court
court

SUPREME COURT yesterday
affirmed the death sentence
passed on Ayiere GodsGift by the
Court of Appeal in Calabar for the
murder of a teenager, Okon Edem.
Justice Suleiman Galadima,
who delivered judgement, held
that the decisions of both trial and
appellate courts were given in line
with the provision of the law that
criminalised such an act.
Galadima said that the convict’s
action was contrary to Section
319(1) of the Criminal Code
C.16 Vol.111, laws of the Cross
River State 2004. “In view of
the forgoing, I find that the
court below rightly affirmed the
decision of the trial court.
“This was, however, done
after all exhibits were properly
admitted in evidence and acted
upon. In sum, I hold that this
appeal is lacking in merit and
it is accordingly dismissed,’’
Galadima held. He further said:
“the judgment of the court below
which endorsed the judgment of
the trial court is hereby affirmed.’’
The convict’s appeal was
against the judgment of the Court
of Appeal, Calabar Division,
delivered on July 4, 2014. The
appellate court in Calabar had
gone ahead to affirm the judgment
of the Cross River State High
Court delivered on March 10,
2010. The appellant therein was
convicted of the offence of murder
of a teenager, Okon Edem of
Grace and Gold Nursery/Primary
School, Calabar.
GodsGift was accused to have
on Oct. 8, 2007 between 12 noon
and 1p.m. gone to his victim’s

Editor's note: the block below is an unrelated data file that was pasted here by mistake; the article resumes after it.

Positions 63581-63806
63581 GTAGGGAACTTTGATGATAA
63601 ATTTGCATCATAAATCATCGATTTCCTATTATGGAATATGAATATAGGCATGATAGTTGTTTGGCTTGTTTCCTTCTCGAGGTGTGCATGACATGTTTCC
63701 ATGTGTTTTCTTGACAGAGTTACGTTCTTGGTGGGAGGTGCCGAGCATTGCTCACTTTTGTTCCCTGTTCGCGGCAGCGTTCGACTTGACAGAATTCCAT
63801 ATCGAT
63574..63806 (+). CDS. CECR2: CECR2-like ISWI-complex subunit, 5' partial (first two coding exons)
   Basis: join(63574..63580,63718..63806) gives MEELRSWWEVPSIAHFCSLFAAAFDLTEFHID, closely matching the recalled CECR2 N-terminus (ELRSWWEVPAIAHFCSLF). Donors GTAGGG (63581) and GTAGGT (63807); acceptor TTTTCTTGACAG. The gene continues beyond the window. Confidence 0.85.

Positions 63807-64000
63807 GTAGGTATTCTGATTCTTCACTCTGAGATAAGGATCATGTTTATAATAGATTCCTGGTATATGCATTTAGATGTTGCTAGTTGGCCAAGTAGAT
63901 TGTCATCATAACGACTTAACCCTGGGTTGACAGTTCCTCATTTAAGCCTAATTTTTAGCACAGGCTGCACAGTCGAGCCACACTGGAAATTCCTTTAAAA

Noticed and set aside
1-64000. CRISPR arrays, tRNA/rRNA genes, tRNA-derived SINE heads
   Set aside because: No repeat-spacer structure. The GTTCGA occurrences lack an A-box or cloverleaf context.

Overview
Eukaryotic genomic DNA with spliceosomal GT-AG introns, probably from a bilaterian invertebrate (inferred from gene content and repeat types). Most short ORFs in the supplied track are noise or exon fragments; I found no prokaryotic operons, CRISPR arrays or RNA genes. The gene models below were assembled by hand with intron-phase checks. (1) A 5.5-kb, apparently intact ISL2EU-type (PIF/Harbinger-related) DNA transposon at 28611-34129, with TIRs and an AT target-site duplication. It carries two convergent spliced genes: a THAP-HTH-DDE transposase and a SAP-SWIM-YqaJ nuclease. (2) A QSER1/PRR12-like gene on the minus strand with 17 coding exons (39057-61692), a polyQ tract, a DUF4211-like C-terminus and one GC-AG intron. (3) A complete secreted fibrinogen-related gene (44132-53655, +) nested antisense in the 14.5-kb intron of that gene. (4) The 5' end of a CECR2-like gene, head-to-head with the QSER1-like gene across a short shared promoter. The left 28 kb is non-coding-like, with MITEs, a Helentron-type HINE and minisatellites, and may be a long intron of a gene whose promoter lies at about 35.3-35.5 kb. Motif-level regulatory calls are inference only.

school to kidnap him. It was
alleged that the convict deceived
both the school security man and
late Edem’s teacher as an uncle to
the pupil.
The charge had it that while
the search for Okon was on,
the victim’s father received a
telephone call from someone who
identified himself as “Johnson’’.
It was, therefore, alleged that the
“faceless Johnson’’ demanded for
a ransom of N3million for Okon to
regain his freedom.
The apex court was also told
that on Oct.11, 2007, “faceless
Johnson’’ directed Okon’s father
to take the ransom money to an
operator of commercial centre
at No.B52, Border Road, Ikom.
Galadima said that “Johnson’’
had at the point sent a commercial
motorcyclist, Samuel Ezaka, to
pick up the money from the above
address in Ikom.
Further, the judge held that
testimonies from the prosecution
witnesses noted that it was when
Ezaka arrived to pick the money
that he was arrested by the police.
The court said that as soon as
Ezaka was picked by the police,
the appellant who kept a distance
took to his heels and disappeared.
“Later on that day, the appellant
was also arrested by the police.
However, he denied any
involvement in the kidnap and
eventual murder of the victim.
“The convict was charged before
the High Court. At his trial, in the
proof of his case, the prosecution
called five witnesses and tendered
several exhibits while GodsGift
testified for himself. “At the
conclusion of the trial, the learned
trial judge, convicted GodsGift of
the offence of murder and therein
sentenced him to death,’’ he said.
The court dismissed the appeal
and affirmed the decision of the
trial court. Further dissatisfied with
the judgment, he approached the
apex court by a Notice of Appeal
dated July 15, 2014 containing
three grounds of appeal.
The notice of appeal seeks to know
whether the court below was right in
finding that there was no perversity
in the evaluation of evidence by the
trial judge, among others.


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